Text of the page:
Upon first glimpse, comedian Louis C.K. doesn't seem to have much in common with Pearl Jam's Eddie Vedder. But the independent way that C.K. approached his ticket sales for a new tour spanning October to February-charging just $45, all-in, for any seat-reminded many concert-goers of the challenge that Pearl Jam posed to Ticketmaster over its ticket policies in 1994. Indeed, C.K.'s recent DIY ticket enterprise has thrilled fans and offered industry outsiders a rare demonstration of how the concert business can be tweaked for a better fan experience.

Like Pearl Jam in the '90s, C.K. aimed to keep all prices and ticket fees low. Embroiled in a public boycott of Ticketmaster, Pearl Jam sought out many nontraditional venues and used ETM Ticket Network to handle its ticket sales. Nearly two decades later, C.K. also had to seek out venues that would allow him to sell directly to fans at a low price with low fees.

C.K.'s ticket sales, launched June 25, also had the DIY feel of Radiohead's pay-what-you-want release of its 2007 album, In Rainbows. But the comedian isn't exactly engaging in self-ticketing: Etix is providing the platform that powers the direct-to-fan transaction from his website. Also, while the amounts are relatively small compared with Ticketmaster's costs and surcharges, C.K.'s ticket prices do include fees.

The way C.K. booked his tour dates reflects the nature of the ticketing business. To sell tickets on his own website, C.K. needed to work with venues and work around whatever exclusive contracts they have with ticketing companies. Performing arts centers, which make up the majority of the tickets available at LouisCK.net, tend to license ticketing software and are usually free of exclusive arrangements, according to ticketing executives who spoke to Billboard.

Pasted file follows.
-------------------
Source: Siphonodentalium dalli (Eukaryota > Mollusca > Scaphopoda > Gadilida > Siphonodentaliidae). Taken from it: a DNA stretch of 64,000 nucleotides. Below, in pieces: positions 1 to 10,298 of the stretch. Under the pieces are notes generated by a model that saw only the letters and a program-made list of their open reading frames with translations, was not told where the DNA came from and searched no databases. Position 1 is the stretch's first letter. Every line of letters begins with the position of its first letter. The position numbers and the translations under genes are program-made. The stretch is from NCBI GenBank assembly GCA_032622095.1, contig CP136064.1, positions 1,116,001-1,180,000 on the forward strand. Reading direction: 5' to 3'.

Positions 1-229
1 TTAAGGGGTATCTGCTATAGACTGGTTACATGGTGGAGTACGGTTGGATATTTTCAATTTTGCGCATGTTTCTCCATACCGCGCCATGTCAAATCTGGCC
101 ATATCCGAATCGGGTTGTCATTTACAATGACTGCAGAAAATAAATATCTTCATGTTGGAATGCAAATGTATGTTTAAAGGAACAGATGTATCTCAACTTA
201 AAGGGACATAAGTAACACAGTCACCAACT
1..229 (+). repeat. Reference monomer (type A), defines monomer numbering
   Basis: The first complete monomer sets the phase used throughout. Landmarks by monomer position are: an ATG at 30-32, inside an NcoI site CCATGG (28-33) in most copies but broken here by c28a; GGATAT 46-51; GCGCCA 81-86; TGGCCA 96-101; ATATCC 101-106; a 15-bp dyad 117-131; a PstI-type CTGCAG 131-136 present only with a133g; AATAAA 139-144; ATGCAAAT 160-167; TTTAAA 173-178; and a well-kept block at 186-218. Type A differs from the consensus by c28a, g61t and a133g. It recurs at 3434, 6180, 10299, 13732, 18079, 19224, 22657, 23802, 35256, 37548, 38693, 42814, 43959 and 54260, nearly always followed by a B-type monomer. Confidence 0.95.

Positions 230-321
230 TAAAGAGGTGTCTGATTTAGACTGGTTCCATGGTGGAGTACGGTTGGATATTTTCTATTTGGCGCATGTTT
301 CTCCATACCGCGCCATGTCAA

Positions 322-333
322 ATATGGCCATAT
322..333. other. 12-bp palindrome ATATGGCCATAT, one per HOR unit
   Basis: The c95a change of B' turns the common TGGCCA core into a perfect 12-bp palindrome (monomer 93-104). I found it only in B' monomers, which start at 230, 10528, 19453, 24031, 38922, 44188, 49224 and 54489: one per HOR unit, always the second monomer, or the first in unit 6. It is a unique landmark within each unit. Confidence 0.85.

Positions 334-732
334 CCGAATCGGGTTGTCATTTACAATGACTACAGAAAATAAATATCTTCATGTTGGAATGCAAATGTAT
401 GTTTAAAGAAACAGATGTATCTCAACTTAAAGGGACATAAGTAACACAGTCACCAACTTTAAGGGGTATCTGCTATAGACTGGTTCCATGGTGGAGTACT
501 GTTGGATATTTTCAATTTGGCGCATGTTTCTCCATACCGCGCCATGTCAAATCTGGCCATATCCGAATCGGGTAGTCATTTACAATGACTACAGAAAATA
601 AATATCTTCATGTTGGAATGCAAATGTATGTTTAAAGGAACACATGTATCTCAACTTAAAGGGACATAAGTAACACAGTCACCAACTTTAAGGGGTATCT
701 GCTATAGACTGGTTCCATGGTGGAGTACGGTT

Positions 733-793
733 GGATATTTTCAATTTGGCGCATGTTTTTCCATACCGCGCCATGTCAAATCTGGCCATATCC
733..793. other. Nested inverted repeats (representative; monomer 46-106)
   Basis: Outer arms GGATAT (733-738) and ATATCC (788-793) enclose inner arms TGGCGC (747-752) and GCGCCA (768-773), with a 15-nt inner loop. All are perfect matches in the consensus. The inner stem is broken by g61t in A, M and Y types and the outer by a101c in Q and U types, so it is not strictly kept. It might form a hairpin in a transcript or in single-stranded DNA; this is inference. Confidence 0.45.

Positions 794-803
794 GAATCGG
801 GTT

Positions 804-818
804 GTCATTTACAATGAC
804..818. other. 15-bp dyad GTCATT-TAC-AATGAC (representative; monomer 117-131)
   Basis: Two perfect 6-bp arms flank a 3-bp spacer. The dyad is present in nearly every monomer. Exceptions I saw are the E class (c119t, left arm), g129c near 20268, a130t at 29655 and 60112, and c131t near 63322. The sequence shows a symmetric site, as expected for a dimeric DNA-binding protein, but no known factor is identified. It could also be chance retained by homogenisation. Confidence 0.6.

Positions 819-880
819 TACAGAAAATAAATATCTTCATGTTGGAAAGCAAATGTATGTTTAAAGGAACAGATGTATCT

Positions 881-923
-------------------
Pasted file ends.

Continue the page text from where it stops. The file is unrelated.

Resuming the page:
C.K. was able to book venues and sell direct-to-fan while avoiding buildings locked up by Ticketmaster. A handful of locations on the tour use Ticketfly and Tickets.com. The Fox Theatre in St. Louis and its ticketing service, MetroTix, are both owned by Fox Associates. (A representative for the Fox Theatre didn't comment, but the reason for contract flexibility appears obvious.) C.K. isn't avoiding Ticketmaster altogether. Though not listed at LouisCK.net, tickets for a performance at the Live Nation-produced Just for Laughs Festival in Toronto and the Trump Taj Mahal in Atlantic City, N.J., are both available at Ticketmaster.com.

Booking C.K. meant doing a bit of legwork for a venue with a ticketing contract and client-specific hardware. Attendees of the comedian's December performances at Austin City Limits Live, a Ticketfly client, will be carrying Etix tickets, according to ACL Live director of marketing Sherilyn Mayhugh. Mayhugh says Ticketfly executives "were great about not standing in the way" to host C.K. and sell tickets through his website. Etix will bring its own ticket scanners to the venue for the performances, she adds.

Non-rigid rules also helped Seattle's Paramount Theatre land C.K. for four performances in two days in December. Vivian Phillips, director of marketing and communication at the Seattle Theater Group, says her organization has "a great relationship" with Tickets.com that recognizes the two parties may occasionally get unique requests from artists. "Our flexibility as partners is focused on artists having what they need."

The ticket buyer can sense the differences. Many headlines lauded C.K. for helping fans avoid Ticketmaster and its often astronomical service fees. C.K. kept his ticket prices at a firm $45 each and built in whatever small fee was charged by the venue. C.K. also took a hard line against scalping so fans wouldn't pay inflated prices on the secondary market. He may have well circumvented the entire ticketing industry as far as his fans are concerned.

"It's hard to draw the line between what's self-ticketing or what's not," says Ashley Capps, founder of AC Entertainment, which produces the Bonnaroo festival. Capps believes the same problems should be resolved whether a venue or promoter handles tickets internally or outsources the functions: They need a ticketing system in place that provides customers with convenience and a high level of service. The rest, he says, is academic.